Labor & Employment

Former BigLaw secretary's pregnancy bias suit allowed to proceed on some claims


A former secretary at Latham & Watkins who alleges pregnancy discrimination by the law firm will be allowed to proceed with some of her claims.

A federal judge in Washington, D.C., allowed the former employee, Demetria Peart, to continue with claims alleging violations of Title VII and the District of Columbia Human Rights Act, according to The BLT: The Blog of Legal Times. U.S. District Judge Rosemary Collyer indicated, however, that she didn’t dismiss the human rights claim because she needed more information from the parties on whether she had jurisdiction.

Peart had claimed Latham fired her in January 2008 because she took disability leave to deal with complications from her pregnancy. Peart claims the human resources manager fired her in a phone conversation in which he said Peart’s pregnancy complications were not his problem. When Peart reached out to others, the suit alleges, she learned the manager had told others she was fired because of a “damn 13 weeks for morning sickness.”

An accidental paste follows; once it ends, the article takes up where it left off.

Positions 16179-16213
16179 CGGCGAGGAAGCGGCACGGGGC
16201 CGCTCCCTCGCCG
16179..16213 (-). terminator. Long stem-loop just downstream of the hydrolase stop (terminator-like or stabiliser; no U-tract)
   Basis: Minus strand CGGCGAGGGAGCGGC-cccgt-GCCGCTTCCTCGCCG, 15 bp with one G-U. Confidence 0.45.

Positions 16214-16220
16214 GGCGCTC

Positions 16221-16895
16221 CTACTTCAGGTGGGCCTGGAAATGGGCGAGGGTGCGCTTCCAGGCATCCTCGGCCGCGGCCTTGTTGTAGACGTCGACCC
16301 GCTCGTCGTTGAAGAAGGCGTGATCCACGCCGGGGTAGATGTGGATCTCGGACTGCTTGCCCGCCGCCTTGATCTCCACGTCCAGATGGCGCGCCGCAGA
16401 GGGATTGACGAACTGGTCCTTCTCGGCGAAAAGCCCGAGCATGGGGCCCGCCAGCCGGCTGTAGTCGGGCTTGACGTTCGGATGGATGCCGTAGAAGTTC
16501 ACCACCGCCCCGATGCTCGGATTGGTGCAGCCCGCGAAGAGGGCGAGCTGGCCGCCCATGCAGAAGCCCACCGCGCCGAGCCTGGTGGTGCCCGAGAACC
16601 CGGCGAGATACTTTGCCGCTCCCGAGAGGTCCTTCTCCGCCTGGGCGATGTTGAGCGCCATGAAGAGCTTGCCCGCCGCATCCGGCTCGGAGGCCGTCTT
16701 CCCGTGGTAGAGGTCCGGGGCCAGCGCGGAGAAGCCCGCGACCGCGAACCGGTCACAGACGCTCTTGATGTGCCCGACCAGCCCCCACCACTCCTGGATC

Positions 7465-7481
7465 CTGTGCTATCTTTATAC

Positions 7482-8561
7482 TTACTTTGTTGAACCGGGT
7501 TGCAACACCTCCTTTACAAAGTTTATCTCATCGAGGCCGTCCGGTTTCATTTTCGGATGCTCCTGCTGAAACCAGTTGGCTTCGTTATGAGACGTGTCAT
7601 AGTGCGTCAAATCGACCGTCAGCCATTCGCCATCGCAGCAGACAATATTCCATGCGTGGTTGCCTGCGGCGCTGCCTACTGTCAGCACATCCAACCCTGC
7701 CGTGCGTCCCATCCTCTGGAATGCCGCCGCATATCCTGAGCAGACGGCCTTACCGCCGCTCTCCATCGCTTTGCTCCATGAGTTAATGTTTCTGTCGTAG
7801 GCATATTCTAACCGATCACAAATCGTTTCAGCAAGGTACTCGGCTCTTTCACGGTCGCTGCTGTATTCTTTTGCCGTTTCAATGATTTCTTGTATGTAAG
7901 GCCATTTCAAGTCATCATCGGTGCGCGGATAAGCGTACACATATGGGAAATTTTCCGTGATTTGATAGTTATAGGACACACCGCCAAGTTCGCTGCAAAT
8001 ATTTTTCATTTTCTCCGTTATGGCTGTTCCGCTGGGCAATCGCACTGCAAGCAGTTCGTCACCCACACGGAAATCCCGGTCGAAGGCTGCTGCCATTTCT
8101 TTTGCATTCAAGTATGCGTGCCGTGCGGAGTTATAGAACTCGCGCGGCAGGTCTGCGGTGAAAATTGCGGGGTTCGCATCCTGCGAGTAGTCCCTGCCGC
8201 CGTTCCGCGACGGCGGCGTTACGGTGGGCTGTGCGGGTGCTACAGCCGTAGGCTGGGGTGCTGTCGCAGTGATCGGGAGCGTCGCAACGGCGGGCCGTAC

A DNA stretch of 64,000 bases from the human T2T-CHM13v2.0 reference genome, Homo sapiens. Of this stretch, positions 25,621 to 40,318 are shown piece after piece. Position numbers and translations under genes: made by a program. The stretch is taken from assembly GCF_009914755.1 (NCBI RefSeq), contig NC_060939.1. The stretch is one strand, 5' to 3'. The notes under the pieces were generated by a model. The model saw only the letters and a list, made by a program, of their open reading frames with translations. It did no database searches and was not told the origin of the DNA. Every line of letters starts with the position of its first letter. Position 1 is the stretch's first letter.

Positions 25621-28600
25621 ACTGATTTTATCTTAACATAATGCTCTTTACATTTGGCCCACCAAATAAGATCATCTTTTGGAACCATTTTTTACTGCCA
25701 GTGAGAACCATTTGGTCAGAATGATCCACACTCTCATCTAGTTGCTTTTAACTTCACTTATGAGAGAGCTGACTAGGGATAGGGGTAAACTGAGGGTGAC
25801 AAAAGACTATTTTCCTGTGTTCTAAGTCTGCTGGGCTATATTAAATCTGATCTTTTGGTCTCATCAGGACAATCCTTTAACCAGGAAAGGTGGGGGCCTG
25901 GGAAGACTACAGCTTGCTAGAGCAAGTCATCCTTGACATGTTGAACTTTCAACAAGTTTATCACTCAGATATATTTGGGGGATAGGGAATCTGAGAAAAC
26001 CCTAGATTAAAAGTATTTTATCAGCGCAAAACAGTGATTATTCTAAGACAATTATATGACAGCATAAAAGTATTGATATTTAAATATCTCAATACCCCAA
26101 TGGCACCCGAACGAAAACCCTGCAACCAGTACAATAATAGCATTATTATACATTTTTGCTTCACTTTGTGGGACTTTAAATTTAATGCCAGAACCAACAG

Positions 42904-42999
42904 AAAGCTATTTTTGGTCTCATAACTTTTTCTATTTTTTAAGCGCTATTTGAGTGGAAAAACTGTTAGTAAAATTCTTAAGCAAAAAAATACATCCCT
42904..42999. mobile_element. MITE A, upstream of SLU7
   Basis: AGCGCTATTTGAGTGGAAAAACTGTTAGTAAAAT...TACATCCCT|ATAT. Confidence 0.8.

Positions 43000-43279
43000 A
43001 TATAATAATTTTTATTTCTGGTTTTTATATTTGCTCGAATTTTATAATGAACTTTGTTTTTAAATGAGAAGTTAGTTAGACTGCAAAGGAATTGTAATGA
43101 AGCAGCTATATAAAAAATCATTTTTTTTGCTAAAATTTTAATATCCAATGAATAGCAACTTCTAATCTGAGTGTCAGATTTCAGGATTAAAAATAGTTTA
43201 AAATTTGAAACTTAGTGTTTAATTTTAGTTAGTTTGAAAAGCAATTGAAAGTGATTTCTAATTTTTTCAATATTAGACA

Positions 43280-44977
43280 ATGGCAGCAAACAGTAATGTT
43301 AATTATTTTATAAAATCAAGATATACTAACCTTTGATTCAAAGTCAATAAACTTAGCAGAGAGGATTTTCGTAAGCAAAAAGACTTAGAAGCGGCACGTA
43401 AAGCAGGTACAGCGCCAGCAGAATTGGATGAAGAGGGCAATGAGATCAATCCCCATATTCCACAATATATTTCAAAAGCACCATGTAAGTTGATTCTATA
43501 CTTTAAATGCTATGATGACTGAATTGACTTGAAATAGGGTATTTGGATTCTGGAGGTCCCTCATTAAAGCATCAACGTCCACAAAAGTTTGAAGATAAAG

The D.C. Office of Human Rights had found that Peart was delinquent in responding to Latham’s request for information about her ability to return to work, according to Collyer’s opinion (PDF). The Equal Employment Opportunity Commission issued a right-to-sue letter in April.

Collyer dismissed several other claims, however, the story says, including claims for a hostile work environment, breach of contract and emotional distress.

Latham says it plans to vigorously defend the remaining claims.

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